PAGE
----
The Group of Twenty meeting in Seoul is important – but not because anything important is likely to come out of it.
It matters because it is arguably the first global economic summit where power is with the emerging world, not the developed world. So it sets the tone of debate for the next 20 years or more: we are moving to a more balanced global economy, or to put it more crudely, a world where we matter less and they matter more.
Intellectually, most of us accept this. You can debate whether China is likely to pass the US to become the world's biggest economy some time in the 2020s, as Goldman Sachs has projected in its Brics economic growth model. Or you can expect it to happen on rather different calculations, taking in currencies' purchasing power, in just two years' time, as one story said last week. But the date does not matter. It is going to happen. Add in the growth of India, which may also pass the US within a generation, and that of other large emerging economies such as Brazil and Indonesia, and the course is clear.
But there is a big gap between accepting that something is likely to happen and understanding its consequences. Even 18 months ago, at the London economic summit, it seemed that the West was setting the agenda. No longer.
The main reason for this is that the emerging world has come through the downturn far better than the developed world. In much of the former, there was no recession at all. Debt levels are much lower. Growth prospects, partly as a result of that, are much better. US and European banks remain hobbled and some have survived only thanks to government support.
Disarray is evident at a policy level, too. The US is a mess, with the former Federal Reserve head, Alan Greenspan, and the present Treasury Secretary, Tim Geithner, at loggerheads as to whether the administration is trying to devalue the dollar.
Europe is also in a mess, with Angela Merkel resisting the idea that Germany will have to bail out not just Greece but also Portugal, Ireland, Spain, Italy. Aargh! And the UK is in a mess, having managed to clock up the biggest fiscal deficit relative to GDP of any large economy in the world.
Why, given all this, should the leaders of China, India, and so on, pay any attention to us? The fact is, I fear, that our ideas about economic governance are regarded at best with indifference and at worst with contempt.
But that attitude is disturbing and counterproductive for two reasons. One is that, for the time being at least, the developed-world economies, taken as a whole, are much larger than the emerging-world ones. It is roughly a two-thirds, one-third split. So the emerging world needs the markets of the developed world, quite aside from the technology, intellectual property and other resources.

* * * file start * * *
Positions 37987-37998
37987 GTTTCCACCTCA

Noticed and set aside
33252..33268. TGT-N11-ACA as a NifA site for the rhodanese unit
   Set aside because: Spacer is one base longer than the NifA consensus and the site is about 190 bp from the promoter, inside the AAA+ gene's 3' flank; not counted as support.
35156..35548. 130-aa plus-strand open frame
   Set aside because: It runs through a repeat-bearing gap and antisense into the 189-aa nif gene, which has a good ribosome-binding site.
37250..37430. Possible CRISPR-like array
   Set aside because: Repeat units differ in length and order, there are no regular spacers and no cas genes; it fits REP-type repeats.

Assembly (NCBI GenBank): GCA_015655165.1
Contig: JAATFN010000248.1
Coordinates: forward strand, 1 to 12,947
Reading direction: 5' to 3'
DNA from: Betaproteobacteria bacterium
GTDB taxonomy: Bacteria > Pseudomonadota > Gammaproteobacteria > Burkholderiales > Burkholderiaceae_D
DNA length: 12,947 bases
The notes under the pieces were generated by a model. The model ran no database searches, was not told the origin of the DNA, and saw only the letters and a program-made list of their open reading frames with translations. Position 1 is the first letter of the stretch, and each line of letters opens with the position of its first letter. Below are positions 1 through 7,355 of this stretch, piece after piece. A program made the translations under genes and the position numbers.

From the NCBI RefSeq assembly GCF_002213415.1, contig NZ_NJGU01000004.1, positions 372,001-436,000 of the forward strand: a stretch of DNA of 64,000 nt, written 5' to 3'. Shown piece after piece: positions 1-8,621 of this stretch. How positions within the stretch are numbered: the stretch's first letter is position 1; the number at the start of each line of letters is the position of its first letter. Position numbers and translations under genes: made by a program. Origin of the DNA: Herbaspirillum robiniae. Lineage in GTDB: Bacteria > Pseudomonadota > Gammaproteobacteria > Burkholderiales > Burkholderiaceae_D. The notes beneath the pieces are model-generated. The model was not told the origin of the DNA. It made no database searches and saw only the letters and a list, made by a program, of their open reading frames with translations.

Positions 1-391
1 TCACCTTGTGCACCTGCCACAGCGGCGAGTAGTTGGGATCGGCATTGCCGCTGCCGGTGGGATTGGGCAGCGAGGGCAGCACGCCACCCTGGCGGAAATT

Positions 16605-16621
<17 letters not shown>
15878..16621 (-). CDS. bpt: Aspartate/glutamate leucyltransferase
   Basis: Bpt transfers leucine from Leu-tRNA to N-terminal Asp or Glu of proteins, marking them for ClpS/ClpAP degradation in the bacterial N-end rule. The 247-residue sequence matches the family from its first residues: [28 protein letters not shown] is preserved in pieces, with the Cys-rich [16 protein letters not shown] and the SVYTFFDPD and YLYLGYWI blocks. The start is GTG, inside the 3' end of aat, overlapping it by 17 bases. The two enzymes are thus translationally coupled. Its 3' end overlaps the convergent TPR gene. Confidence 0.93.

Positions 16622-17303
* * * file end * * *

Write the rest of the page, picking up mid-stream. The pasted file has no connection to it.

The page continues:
The other is that on one issue, the principal one before the G20 meeting, the West is right and the East is wrong. It is that, as a general rule, there needs to be a revaluation of many emerging-market currencies vis-à-vis the developed-world ones. The countries with undervalued exchange rates – and China is, of course, the most important example – will have to accept further revaluations. Indeed, it is in their interests to do so.
As you can see from the graph, most, though not all, of the emerging-market currencies are undervalued against the dollar, while some of those of the developed world – notably of resource-rich places such as Australia – are overvalued. The pound and the euro are, on these calculations, OK.
It's easy to appreciate why China and other Asian countries have sought to maintain an undervalued exchange rate. They want their exports to remain competitive, even super-competitive. But trade has to be seen to benefit both partners, and China, in particular, faces growing resistance in the US, its biggest export market. In any case, it hardly makes fiduciary sense for China to lend more and more money to finance the US government, only to see the paper it receives in return devalued.
To say that Asian countries are wrong on this is not to justify the policies of the West, policies that have been widely criticised by the emerging nations. We have been grossly irresponsible, stoking up consumer demand with an unsustainable borrowing binge. If the emerging world has aggressively followed what it sees as its self-interest, the developed world has been self-indulgent and worse.
The fact that both sides have made policy errors should provide the basis for a deal: currency realignments in exchange for more responsible fiscal and monetary policies.
It is not realistic to expect anything so explicit to come out of Seoul, nor does there need to be anything quite so stark. There are strong arguments for making any changes to global economic governance slowly and carefully, step by step, so that if we make a mistake we can step backwards.
In practical terms, while China should, and actually will, accept a gradual revaluation of the yuan, it would be deeply disruptive to have any sudden jump. And, equally, while the West needs to tackle its indebtedness at every level, there is a powerful case for doing this gradually, too. We need to maintain demand.
Don't pay any attention to the G20 communique, or the comments about it. We won't know the true outcome for some weeks because the real impact of any set of meetings takes time to feed through. But my hope is that, at the very least, the G20 does no harm. At best, it should make policymakers in both the old and new worlds appreciate how interdependent their economies have become, and how easy it would be to damage them all.
See this as at the start of a 20-year process, where economic power will gradually be shared more widely. As the weight shifts, the ideas of the newly powerful will carry more clout. But that clout has to be used with care: power inevitably brings responsibility, too.